How to Build a High Performance Sourcing Department – Part 2 Analytics

To truly build a high-performance sourcing department, analytics must be employed to determine how a sourcing team is performing and how to make improvements. According to analytics guru Bruce Schwan, the Senior Manager of Talent Acquisition Deployment and Analytics at Adventist Health System, “analytics is the ultimate determination on measurable performance and ways to improve that performance.” Without the application of analytics, a sourcing team will never become great.

Determining What Analytics to Report On

The following sourcing metrics are recommended to report on and measure, as they will indicate how sourcing is performing: ROI of sourcing tools, contact to interest ratio, hours to submission ratio, and direct-sourced submissions to interview ratio. Below, you will find more detailed information on each of these areas.

For additional SourceCon approved metrics, visit our benchmarking section.


ROI of Sourcing Tools

Sourcing tools can be quite expensive and making investments in the right tools can make or break a sourcing team. It is paramount that every sourcing department takes inventory of where their hires come from and the cost per hire of every direct source hire. This information is powerful as it will tell you where to invest or divest. Sometimes, the analytics can be surprising. For example, a source may generate hires but the cost per hire of that source may be more than an agency fee.

According to Schwan, the ROI on a great tool should be under $1,000 per hire. If it is an average tool, the ROI is under $2,000 per hire and anything over $3,000 per hire, is a poor performing tool that you should divest from. The best and most accurate way to collect the source of a sourced hire is to track source tags in a CRM. If a sourcing team does not have a CRM, then an SLA should be created that specifies that sourcers manually track the sources of their hires.

Collecting ROI is very simple; just calculate the cost of a tool divided by how many direct-sourced hires you have from that source. For example, if a tool costs $100,000 and you have 200 hires then your ROI equation would look like this:  100,000 ÷ 200 = $500 cost per hire.


Contact to Interest Ratio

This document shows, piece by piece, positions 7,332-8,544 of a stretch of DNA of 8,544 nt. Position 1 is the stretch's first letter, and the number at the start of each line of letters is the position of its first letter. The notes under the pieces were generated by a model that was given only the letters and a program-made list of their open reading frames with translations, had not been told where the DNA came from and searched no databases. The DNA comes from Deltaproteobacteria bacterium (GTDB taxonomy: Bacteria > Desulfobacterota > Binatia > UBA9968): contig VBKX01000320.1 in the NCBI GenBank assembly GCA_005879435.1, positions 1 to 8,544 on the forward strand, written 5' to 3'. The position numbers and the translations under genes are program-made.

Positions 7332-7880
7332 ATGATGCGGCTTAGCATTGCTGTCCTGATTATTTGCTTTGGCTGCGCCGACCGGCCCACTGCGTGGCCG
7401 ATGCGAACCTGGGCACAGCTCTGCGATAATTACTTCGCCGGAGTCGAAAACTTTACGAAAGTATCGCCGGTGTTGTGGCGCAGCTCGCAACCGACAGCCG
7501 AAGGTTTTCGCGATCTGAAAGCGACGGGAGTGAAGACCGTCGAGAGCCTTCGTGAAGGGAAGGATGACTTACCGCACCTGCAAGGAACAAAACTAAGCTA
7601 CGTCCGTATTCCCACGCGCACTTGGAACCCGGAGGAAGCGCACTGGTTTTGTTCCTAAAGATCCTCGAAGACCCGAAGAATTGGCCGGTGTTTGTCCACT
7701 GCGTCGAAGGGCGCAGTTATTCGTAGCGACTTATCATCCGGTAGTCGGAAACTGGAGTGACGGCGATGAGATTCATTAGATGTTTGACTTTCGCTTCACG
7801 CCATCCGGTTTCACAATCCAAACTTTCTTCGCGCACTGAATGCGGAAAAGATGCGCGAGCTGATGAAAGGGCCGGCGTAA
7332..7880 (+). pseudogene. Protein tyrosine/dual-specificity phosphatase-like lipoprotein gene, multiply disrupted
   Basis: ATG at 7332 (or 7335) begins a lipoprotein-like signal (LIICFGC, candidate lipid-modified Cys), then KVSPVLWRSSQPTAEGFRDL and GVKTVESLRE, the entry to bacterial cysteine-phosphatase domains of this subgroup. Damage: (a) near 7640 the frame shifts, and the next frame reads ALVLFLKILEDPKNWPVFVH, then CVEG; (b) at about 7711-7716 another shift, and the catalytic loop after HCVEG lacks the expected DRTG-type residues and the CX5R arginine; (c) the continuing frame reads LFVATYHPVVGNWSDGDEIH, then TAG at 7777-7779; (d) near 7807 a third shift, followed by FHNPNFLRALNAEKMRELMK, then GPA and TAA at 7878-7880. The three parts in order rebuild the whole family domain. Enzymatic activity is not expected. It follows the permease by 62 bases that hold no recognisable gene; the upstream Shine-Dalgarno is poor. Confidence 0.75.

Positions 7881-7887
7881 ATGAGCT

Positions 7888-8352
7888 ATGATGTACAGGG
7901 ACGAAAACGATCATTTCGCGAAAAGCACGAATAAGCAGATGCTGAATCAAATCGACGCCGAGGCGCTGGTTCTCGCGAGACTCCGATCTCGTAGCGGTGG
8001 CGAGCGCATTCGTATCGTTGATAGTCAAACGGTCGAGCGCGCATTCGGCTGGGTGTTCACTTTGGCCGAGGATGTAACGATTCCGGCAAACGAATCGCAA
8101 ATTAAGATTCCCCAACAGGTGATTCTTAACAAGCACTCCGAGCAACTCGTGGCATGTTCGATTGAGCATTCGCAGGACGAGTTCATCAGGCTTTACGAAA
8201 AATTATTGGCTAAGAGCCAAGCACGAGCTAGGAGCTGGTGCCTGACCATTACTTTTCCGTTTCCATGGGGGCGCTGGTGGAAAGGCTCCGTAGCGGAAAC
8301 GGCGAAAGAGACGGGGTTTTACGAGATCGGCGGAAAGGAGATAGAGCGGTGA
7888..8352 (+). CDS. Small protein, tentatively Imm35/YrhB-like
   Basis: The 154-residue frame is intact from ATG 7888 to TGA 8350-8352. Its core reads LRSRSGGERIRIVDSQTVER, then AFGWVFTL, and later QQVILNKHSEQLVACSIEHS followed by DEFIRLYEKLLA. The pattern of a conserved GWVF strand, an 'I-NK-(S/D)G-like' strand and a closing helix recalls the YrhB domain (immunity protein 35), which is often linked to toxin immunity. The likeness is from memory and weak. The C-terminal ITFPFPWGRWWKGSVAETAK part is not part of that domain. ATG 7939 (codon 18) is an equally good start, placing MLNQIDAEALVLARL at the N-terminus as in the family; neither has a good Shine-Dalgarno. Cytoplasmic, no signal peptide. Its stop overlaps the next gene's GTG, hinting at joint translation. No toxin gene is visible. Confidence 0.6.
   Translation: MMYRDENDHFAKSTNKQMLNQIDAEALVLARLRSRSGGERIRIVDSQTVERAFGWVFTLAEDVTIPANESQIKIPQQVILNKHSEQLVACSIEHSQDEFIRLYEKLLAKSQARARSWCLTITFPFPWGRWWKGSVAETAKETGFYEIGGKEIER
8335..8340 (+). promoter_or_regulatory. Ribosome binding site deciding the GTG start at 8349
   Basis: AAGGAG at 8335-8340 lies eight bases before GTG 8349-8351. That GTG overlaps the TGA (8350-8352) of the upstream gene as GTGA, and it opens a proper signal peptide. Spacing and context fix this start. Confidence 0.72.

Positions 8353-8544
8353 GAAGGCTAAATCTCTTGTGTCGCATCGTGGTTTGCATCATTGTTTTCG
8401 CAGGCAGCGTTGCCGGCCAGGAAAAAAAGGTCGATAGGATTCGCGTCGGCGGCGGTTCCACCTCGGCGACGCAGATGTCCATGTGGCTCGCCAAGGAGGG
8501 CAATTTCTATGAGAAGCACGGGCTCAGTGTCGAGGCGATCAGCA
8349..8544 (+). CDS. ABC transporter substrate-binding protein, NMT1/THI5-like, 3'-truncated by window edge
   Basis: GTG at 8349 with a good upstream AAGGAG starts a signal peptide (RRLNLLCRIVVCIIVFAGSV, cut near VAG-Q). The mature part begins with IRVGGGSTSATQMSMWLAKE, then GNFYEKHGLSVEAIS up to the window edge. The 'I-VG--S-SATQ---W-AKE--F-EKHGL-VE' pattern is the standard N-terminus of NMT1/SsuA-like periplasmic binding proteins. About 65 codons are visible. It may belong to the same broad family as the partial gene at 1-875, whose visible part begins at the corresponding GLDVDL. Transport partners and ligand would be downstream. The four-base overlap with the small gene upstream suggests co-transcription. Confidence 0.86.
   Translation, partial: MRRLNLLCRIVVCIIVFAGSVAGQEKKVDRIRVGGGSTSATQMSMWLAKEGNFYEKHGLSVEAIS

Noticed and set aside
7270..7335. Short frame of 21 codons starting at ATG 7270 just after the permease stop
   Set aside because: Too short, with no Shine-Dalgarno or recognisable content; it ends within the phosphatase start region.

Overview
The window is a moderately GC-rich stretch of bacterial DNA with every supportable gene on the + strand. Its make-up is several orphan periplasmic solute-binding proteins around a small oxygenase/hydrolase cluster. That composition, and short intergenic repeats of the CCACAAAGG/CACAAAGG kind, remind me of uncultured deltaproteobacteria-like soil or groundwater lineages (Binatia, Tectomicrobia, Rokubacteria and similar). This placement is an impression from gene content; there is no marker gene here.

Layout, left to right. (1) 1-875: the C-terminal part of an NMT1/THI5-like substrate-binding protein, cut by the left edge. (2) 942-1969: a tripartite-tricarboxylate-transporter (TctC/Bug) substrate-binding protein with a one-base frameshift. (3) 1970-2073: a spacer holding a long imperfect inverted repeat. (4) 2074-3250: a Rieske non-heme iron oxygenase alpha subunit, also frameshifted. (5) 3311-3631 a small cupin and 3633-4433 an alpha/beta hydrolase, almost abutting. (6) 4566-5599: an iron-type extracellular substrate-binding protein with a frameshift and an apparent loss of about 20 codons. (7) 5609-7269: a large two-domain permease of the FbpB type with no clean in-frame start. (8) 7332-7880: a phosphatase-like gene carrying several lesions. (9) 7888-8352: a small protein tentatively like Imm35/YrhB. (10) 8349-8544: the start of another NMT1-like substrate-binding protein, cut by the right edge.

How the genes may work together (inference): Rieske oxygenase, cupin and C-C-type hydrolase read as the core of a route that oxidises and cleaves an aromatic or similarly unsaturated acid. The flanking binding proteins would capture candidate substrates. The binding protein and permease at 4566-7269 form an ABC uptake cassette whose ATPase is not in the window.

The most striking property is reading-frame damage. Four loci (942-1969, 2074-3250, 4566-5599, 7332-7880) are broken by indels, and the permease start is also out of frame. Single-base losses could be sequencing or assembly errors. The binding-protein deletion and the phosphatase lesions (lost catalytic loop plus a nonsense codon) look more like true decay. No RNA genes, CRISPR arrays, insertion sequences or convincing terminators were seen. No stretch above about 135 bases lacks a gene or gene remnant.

This metric measures how many contacts it takes to get a candidate interested in the role you are sourcing for. This important stat will show how successful a sourcer’s solicitation communication is with the candidates through calls, emails, inmails, and texts. The industry average, according to Schwan, for contact to interest ratio is 25%. So if a sourcer contacts 100 candidates, 25 should be interested in the role. One way to improve this statistic is for sourcers to enhance the method and volume of their communication with potential candidates.


Hours to Submission Ratio

This metric calculates how many hours it takes for a sourcer to get a submission. This metric is important, as it lets a sourcer know if they are working too many hours to get a submission. This stat changes from industry to industry, but the industry average to get a submission for hard to fill roles is eight hours, according to leading recruitment analytical expert David Szary of Lean Human Capital.

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For this stat, the sourcer calculates how many submissions they get in the core sourcing hours worked over a month’s period. For example, if a sourcer worked 160 hours and only 100 of those hours were spent sourcing, then the sourcer would only input 100 hours into the equation. The core sourcing hours worked (100) would then be divided by the sourcer’s submissions for that month. The final equation would look like: 100 core sourcing hours worked 25 monthly submissions = 4 hours worked to get a submission.


Direct Sourced Submissions to Interview Ratio

This metric determines how many direct-sourced submitted candidates it takes to get an interview. The metric can give an indication of the quality of the submission. The industry average according to Schwan is 75%. If a sourcer fails to get at least 75% of submitted candidates to the interview stage; it is recommended that a sourcer look at the quality of the submissions. Some suggestions to help improve this statistic include doing more in depth intakes with hiring managers to better understand their needs and developing stronger relationships with hiring managers and recruiters in order to sell them on candidates.

This is part 2 in the series on how to build a high-performance sourcing department. Please see the link to see part 1. The next installment in this series will focus on Training in Building a High-Performance Sourcing Department.